If anything, the Covid-19 pandemic has taught us how fragile and unpredictable life can be.
It also underlined the importance of having a last will and testament in place. For those who don’t, now is the time to take advantage of the free services offered during Wills Week.
Running from Monday 13 to Friday 17 September, it is aimed at educating the public on the risks of dying without a will.
One person who experienced first-hand what a struggle it can be when a parent dies without a valid will is George Atkins. When his father died four years ago, they discovered that he had written down his last wishes on some old napkin. What followed was an experience most common when dealing with death without a will – it took years to wind up the estate.
“You could barely read what stood on the napkin. The last legible will we have was the old one that still had other people on it who aren’t alive or relevant,” he says.
In the years after his father’s death, Atkins says he managed the house left to him, but not without challenges from his half-brother, with whom he no longer communicates as a result.
He says he hired a lawyer to help speed up the process, but little could be done without the final will and testament.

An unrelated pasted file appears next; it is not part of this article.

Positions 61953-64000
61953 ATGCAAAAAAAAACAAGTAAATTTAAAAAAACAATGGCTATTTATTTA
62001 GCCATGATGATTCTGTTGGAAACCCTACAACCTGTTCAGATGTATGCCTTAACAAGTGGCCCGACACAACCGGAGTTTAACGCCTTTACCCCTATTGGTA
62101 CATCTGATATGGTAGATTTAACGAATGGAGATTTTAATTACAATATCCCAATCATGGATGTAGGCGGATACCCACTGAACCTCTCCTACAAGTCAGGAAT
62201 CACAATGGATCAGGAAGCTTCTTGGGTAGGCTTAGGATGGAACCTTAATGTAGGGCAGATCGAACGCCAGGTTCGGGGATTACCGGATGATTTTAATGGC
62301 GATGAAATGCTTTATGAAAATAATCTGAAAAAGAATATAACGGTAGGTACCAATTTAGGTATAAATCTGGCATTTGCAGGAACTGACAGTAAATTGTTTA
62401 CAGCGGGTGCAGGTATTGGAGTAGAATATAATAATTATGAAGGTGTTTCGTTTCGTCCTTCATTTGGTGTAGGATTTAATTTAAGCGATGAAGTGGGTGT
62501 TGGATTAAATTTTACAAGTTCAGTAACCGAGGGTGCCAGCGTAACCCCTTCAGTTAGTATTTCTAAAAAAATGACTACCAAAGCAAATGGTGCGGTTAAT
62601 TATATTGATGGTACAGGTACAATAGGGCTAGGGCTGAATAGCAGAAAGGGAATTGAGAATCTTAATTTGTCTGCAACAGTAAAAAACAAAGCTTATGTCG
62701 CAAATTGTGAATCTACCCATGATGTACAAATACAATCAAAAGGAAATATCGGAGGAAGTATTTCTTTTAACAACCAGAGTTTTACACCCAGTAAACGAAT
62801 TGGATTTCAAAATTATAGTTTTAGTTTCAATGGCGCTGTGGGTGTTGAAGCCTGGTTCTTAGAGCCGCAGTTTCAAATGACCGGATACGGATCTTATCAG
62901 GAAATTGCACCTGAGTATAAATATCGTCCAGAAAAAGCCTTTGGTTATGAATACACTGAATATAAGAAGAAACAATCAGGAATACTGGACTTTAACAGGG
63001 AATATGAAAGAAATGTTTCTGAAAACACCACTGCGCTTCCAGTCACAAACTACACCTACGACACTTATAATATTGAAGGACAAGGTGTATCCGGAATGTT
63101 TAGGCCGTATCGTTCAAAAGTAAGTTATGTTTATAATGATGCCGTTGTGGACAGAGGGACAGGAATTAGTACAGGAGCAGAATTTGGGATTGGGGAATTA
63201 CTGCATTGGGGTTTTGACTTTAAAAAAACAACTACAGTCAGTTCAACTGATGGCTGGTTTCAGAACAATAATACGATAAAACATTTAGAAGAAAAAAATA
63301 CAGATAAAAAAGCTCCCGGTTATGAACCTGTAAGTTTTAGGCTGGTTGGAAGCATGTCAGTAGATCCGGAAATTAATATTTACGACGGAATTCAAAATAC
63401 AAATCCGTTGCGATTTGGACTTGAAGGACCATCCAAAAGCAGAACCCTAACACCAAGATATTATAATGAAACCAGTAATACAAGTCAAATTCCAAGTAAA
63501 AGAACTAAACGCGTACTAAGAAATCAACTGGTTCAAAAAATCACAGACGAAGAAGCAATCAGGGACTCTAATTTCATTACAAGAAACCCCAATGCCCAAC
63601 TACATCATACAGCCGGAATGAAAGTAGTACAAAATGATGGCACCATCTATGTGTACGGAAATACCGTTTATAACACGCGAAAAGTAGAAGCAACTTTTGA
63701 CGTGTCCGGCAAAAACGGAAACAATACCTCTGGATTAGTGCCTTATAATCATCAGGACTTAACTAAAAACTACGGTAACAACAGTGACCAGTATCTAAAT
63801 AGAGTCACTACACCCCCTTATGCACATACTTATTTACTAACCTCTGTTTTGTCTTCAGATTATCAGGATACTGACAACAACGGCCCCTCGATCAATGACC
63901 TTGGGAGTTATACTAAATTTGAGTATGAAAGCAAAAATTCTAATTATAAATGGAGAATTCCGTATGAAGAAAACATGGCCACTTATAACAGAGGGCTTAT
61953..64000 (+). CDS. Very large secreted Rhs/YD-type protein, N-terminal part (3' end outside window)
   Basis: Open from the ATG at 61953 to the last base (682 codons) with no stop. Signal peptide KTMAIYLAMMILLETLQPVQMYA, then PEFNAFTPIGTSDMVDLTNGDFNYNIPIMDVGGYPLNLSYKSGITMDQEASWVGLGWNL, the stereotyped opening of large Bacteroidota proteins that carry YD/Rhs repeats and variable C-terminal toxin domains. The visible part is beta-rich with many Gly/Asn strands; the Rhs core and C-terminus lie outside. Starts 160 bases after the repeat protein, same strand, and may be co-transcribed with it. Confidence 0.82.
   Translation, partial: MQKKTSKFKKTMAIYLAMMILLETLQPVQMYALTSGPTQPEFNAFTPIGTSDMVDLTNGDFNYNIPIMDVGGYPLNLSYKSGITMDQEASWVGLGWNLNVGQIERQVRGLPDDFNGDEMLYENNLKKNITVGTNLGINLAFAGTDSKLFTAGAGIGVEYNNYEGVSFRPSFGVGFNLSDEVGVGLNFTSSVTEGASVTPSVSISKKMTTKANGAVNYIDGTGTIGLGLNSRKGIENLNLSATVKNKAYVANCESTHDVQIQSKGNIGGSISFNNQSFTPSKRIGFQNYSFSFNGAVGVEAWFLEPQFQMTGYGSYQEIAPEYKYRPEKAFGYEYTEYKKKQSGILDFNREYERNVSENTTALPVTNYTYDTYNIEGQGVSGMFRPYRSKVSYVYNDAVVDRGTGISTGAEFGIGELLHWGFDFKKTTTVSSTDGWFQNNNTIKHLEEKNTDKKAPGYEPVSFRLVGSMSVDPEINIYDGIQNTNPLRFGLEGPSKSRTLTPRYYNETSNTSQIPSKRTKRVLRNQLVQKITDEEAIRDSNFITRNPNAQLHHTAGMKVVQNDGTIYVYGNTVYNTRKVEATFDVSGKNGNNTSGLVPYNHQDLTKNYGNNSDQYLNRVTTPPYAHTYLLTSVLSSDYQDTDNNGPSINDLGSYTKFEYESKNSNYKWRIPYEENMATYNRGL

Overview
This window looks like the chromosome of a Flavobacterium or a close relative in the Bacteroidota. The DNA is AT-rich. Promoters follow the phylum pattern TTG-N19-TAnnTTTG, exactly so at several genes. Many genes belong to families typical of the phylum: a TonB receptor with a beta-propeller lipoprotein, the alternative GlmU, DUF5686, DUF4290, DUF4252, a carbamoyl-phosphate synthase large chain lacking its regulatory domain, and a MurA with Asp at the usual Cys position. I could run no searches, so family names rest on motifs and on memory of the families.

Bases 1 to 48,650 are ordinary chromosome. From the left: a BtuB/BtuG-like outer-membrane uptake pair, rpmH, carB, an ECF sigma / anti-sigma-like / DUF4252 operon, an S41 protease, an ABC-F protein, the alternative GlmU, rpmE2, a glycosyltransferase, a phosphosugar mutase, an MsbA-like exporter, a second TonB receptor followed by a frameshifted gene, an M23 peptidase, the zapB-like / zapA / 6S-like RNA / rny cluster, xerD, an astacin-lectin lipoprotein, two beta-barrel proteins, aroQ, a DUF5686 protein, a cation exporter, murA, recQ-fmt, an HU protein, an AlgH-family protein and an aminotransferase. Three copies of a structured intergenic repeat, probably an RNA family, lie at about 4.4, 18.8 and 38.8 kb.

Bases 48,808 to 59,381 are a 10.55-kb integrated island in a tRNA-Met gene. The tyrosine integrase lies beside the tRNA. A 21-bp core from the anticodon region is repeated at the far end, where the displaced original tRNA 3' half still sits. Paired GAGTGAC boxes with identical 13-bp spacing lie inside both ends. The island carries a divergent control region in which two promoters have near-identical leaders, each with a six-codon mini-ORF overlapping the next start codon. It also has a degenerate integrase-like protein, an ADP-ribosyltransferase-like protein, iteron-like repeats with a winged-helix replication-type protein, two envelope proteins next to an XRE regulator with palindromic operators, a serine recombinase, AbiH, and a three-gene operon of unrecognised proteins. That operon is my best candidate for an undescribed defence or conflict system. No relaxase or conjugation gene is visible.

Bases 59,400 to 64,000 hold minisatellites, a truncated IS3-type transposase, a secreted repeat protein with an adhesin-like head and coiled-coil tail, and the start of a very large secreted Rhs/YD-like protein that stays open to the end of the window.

Another example of what can happen was witnessed by Gerald Dean when her employer, Roland Adams, died. Adams owned a small driving school.
“I’ve worked with Roland for more than 20 years and even when things got hard at the start of the pandemic, he was always there for me and made sure I still had work even when salaries had to be cut. Then Roland died of Covid-19 complications last year and suddenly his ex-wife from more than 10 years ago popped up, claiming she owns the business. But Roland had a current wife when he died,” explains Dean.
Aside from causing a rift in the family, spending a large amount of money on lawyers’ fees and just as much time winding up the estate, some of the other consequences of suffering a death in the family without a last will and testament in place could include leaving minors in the foster care system and the estate not being divided as intended.
During Wills Week, residents can get a free will drawn up by participating companies.